Frequency Separation is a really great way to touch up skin and other areas, and one of my favourite go-to techniques. It works by separating the colour and the texture onto different layers, allowing you to edit them independently of each other for maximum effect. It's really quick to do, but can take a little bit of practise to master fully - but it is so worth it, I've found it to be the best way to touch-up skin; far better than spot-healing tools used in isolation.
A great way to make this even easier is to automate the process by recording it as an Action. I'll likely be doing a full tutorial on how to do this in the future, but if you already know how to do it, this is a great way to turn a dozen clicks into one! I also set Gaussian Blur to a custom command so I can do it with a keyboard shortcut instead of having to go to Filter -> Blur every time. Whenever there is a process you go through a lot, I recommend creating a keyboard shortcut for them! You can alter these by going to Edit -> Keyboard Shortcuts. Actions and Keyboard shortcuts are a great way to make editing more efficient and streamlined!
Step 1 - Create the Layers
Duplicate the layer you intend to be editing twice. You can do this with CMD+J on a Mac! Name the first layer Colour and the second one Texture. the Texture layer should be above the Colour layer, so move it if necessary. For organisation, I group these layers into a Folder which can be named Frequency Separation
Step 2 - The Colour Layer
Hide the Texture layer by clicking the eye icon, and then select the colour layer. Go to Filter -> Blur -> Gaussian Blur, and blur the layer so that the image is lacking in detail.
Step 3 - The Texture Layer
Make the texture layer visible again and select it. Go to Image -> Apply Image, and a little dialogue box will pop up. In the Layer section, select the "Colour" Layer, and set Blending to Subtract. Click ok. Then set the Texture Layers blending mode to Linear Light.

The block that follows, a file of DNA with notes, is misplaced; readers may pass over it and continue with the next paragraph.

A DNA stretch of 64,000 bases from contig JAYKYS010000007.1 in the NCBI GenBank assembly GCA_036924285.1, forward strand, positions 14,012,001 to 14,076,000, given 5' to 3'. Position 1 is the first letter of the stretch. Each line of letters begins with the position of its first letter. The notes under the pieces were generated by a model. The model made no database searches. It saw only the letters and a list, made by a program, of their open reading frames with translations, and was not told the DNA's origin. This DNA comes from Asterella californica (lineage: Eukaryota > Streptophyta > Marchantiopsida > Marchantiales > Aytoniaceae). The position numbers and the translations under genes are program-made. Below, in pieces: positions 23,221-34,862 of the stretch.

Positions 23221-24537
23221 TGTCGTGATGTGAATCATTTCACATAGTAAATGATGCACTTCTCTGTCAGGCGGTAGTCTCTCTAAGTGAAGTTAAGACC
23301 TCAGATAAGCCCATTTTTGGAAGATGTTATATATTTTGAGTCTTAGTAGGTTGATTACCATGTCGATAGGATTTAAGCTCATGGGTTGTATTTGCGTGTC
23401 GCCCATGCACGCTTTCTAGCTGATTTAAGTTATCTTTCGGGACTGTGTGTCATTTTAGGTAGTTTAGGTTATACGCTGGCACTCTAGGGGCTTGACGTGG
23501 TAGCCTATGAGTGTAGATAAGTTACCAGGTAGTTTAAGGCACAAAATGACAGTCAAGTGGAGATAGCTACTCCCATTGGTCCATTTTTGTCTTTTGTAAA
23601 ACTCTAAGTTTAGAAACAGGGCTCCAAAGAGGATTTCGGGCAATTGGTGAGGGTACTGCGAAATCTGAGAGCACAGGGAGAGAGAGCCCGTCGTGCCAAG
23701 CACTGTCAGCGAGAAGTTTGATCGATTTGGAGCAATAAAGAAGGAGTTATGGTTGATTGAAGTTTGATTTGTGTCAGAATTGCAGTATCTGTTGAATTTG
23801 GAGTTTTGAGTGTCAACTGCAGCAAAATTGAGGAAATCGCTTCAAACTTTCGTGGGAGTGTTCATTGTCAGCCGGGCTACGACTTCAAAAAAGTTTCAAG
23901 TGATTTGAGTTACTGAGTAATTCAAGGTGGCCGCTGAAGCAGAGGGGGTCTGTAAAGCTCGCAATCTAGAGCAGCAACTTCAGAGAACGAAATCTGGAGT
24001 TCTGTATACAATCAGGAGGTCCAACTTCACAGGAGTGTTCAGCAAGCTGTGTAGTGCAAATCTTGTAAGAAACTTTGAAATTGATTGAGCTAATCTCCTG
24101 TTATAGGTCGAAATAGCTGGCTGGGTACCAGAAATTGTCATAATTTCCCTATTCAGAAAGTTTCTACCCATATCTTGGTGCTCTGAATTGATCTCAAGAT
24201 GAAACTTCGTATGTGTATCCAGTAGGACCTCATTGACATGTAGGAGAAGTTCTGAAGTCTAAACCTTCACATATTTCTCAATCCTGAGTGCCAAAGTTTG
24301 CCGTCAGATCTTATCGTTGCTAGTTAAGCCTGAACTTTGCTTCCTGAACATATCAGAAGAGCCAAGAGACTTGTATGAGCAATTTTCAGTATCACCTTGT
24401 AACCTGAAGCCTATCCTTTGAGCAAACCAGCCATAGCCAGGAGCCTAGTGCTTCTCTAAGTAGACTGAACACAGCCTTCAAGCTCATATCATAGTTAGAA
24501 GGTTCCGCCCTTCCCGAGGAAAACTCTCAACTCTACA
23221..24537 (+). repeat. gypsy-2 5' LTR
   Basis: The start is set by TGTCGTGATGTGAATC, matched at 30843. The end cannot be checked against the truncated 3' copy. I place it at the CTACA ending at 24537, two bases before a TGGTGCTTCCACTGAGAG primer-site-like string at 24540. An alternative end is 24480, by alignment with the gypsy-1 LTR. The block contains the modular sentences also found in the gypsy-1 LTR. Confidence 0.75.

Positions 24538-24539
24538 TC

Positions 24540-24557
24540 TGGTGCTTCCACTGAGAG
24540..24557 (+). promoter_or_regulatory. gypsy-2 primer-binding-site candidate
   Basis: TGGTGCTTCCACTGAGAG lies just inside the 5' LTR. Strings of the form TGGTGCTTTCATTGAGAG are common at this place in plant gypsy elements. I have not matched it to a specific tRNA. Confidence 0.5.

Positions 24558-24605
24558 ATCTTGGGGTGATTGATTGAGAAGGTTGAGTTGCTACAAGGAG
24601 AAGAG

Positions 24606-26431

Step 4 - Touching up the Colours
On the colour layer, using the lasso tool, select areas of a similar light and colour, and apply Gaussian Blur as before - adjust the settings to suit the image. You can select large areas for generic touch ups, or focus in on individual blemishes to touch up the specific region.
Step 4 - Removing Blemishes
Now select the Texture layer, and pick the Clone Stamp Tool. While pressing alt click on a part of the image near to the blemish you intend to remove to create a sample. This area should be free of blemishes, as the tool will be replicating this are. Now, with the Clone Stamp Tool, paint over the blemish until it is removed. You can repeat this process for all the blemishes you wish to remove. I recommend resampling the tool regularly for the best results.
Take time to perfect the technique, if you push it far it can create a very "airbrushed" look. If you want something more natural, go easier on the Gaussian Blur and be selective over which blemishes to remove.
Hope you find this tutorial helpful! Be sure to check out more for additional advice!